Under the Americans with Disabilities Act (ADA), an employee must be able to do the essential functions of a job, either with, or without, a reasonable accommodation. An essential function of a job is one that, if removed, would fundamentally change the job. A reasonable accommodation is a change in the workplace or how things are done that would allow the employee to perform essential functions of the job, but it’s important to note that an employer is generally not required to provide any accommodation that creates significant difficulty or expense for the employer, including removing an essential function of a job.
The employee must also be able to meet the qualifications of a job, as long as the standards for qualification are job-related and consistent with a business necessity, i.e, they are legitimate measures of an employee’s ability to perform an essential function of the job. Qualification standards may include training, licenses or certificates, health or safety requirements, the ability to work with others or work under pressure, or even certain physical or mental abilities, such as vision, hearing, running, or climbing.
An employer can also apply the same performance requirements to disabled employees as to all other employees, but the employer may be able to provide a disabled employee a reasonable accommodation that would allow the employee to meet the performance standards. For example, an employer might be able to provide an interpreter or an assistive device, or might be able to reassign marginal tasks to allow the employee to focus only on essential activities. On the other hand, a request for accommodation that would require lowering production or performance standards would not usually be considered a “reasonable” accommodation and the employer could usually refuse such a request.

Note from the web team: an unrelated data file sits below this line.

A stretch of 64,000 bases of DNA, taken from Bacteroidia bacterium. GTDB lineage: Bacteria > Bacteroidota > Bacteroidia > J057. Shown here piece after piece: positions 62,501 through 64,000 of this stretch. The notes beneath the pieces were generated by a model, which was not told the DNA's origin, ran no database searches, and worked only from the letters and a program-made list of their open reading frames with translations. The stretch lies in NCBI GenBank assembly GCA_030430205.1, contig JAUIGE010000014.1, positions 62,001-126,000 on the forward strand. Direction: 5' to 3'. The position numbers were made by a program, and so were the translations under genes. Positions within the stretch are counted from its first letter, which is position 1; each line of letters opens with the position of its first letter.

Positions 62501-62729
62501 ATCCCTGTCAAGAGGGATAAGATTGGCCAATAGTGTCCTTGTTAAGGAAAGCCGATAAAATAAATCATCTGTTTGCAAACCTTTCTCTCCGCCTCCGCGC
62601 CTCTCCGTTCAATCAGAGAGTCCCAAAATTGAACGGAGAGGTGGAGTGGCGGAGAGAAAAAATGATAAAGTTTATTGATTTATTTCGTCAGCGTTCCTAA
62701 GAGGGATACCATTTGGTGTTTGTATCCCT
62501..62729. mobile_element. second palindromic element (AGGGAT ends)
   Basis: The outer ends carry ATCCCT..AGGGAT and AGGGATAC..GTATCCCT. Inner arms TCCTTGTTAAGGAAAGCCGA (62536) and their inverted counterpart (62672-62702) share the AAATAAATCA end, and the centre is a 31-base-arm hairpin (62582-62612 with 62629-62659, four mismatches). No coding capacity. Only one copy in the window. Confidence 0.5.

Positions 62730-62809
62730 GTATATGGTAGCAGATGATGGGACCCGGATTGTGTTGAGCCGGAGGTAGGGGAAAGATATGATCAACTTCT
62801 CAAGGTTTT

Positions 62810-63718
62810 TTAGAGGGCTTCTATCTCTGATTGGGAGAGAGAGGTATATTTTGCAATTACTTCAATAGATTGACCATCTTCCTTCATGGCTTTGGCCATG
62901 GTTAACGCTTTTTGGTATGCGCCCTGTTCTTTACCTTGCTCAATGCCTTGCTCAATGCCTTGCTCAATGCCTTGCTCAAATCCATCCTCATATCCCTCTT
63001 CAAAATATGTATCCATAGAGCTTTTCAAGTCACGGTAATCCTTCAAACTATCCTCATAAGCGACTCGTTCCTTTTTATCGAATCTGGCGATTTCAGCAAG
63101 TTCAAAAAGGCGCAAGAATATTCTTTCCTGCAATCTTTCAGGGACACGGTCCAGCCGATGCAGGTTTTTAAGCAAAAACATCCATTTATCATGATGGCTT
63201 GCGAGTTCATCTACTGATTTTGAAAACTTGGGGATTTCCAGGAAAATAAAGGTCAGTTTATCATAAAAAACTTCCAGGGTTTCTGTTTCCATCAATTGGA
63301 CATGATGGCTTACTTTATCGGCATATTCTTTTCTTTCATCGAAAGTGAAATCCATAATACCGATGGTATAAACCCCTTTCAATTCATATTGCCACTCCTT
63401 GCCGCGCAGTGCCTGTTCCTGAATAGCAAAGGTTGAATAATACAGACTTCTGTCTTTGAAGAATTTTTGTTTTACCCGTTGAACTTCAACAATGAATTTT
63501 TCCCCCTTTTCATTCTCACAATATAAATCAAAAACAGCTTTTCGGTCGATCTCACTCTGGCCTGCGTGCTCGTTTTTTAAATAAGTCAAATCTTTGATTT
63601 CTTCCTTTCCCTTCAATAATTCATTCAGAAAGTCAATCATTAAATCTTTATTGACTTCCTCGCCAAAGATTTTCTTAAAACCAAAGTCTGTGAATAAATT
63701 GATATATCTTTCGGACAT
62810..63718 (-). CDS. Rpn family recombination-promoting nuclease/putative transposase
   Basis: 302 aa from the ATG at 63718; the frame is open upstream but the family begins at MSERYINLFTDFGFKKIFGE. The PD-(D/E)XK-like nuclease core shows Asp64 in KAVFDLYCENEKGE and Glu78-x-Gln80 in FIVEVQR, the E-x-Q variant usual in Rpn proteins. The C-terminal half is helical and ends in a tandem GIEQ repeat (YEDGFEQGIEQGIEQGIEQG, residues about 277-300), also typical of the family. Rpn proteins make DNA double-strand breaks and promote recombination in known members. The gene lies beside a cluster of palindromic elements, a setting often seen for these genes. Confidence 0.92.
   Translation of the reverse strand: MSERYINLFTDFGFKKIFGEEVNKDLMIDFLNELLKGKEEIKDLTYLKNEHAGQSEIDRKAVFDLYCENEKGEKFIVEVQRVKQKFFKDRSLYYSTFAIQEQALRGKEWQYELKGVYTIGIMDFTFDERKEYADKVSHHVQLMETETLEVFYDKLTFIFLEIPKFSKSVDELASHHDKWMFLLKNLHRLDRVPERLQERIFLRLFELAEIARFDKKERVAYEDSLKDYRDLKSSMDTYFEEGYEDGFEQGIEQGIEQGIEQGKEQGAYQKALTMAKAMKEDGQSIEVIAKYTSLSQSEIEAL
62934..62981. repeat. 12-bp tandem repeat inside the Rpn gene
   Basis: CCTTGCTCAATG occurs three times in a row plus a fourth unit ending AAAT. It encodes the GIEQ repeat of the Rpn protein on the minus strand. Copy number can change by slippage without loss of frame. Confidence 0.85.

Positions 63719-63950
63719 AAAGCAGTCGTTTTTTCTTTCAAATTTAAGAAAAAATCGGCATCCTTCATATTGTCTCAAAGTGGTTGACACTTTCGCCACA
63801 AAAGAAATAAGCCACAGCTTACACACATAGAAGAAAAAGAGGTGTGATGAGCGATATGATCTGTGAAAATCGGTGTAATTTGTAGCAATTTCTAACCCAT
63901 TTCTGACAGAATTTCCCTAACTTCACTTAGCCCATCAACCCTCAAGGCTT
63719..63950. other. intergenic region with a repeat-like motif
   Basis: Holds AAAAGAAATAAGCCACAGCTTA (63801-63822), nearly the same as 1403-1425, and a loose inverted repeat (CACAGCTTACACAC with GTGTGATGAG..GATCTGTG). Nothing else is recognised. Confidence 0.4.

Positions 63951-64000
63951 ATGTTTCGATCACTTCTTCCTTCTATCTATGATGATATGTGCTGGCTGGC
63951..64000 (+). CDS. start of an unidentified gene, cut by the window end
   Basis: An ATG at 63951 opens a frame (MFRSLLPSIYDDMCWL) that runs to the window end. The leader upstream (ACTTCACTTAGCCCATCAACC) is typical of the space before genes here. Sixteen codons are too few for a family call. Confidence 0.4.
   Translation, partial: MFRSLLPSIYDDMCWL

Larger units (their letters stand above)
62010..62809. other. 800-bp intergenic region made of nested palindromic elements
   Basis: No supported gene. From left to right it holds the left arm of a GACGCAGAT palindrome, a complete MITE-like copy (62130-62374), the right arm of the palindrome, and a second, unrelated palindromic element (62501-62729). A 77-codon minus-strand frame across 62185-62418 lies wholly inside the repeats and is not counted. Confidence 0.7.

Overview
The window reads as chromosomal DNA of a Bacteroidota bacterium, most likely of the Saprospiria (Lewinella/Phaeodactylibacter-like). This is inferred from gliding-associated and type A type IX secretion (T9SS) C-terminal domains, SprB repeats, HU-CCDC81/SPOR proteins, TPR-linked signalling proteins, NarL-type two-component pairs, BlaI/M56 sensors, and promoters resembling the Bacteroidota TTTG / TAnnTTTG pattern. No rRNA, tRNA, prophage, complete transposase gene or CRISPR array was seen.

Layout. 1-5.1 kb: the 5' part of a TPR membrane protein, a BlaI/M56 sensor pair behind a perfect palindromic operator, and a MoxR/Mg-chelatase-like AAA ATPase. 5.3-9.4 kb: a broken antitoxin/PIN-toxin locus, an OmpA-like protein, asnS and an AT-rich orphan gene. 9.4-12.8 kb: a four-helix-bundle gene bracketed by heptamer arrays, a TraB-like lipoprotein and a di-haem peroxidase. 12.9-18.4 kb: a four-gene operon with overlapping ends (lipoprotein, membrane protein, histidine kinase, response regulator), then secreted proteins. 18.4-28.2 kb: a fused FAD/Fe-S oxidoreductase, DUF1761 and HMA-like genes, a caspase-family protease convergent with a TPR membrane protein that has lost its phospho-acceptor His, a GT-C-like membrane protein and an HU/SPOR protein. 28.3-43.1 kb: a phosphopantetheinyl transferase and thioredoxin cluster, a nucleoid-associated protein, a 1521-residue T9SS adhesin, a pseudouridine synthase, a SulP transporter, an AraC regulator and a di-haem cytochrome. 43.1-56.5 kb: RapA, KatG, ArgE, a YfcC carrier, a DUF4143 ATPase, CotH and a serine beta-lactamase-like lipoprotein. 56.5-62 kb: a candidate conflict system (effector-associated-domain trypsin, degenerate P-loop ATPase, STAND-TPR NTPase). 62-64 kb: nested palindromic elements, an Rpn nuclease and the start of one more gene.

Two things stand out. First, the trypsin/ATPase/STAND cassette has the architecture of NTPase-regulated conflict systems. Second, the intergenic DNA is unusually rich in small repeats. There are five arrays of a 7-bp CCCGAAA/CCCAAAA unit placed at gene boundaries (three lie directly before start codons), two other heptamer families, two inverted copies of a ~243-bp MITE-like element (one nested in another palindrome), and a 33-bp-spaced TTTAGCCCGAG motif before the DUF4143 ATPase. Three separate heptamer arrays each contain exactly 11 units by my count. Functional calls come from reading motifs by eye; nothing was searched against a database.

Timing in employment cases is almost always significant. Putting an employer on notice of the need for an accommodation before any performance issues arise is the best possible set of circumstances in which to disclose disability or a need for assistance from the employer. If the employer has already taken some disciplinary action against an employee before an accommodation request is made, the employer is not obligated to excuse prior bad performance, cancel a performance plan (PIP), or unwind a termination. However, if an employee has been granted a modified schedule or is being allowed to work from home as a reasonable accommodation for a disability, the employer should not withdraw such accommodations as a penalty for non-performance (this would be equivalent to an employer taking away an interpreter or assistive device!). If the employer has taken numerous disciplinary actions against the employee or the employee waits until his or her termination to disclose disability or request an accommodation, the employer can refuse the request for accommodation and proceed with termination.
If you have questions or concerns about performance at work as it relates to a disability, please consult with an experienced attorney, like an employment or discrimination lawyer Atlanta, GA relies on.
Thanks to our friends and contributors from Barrett & Farahany LLP for their insight into ADA and performance.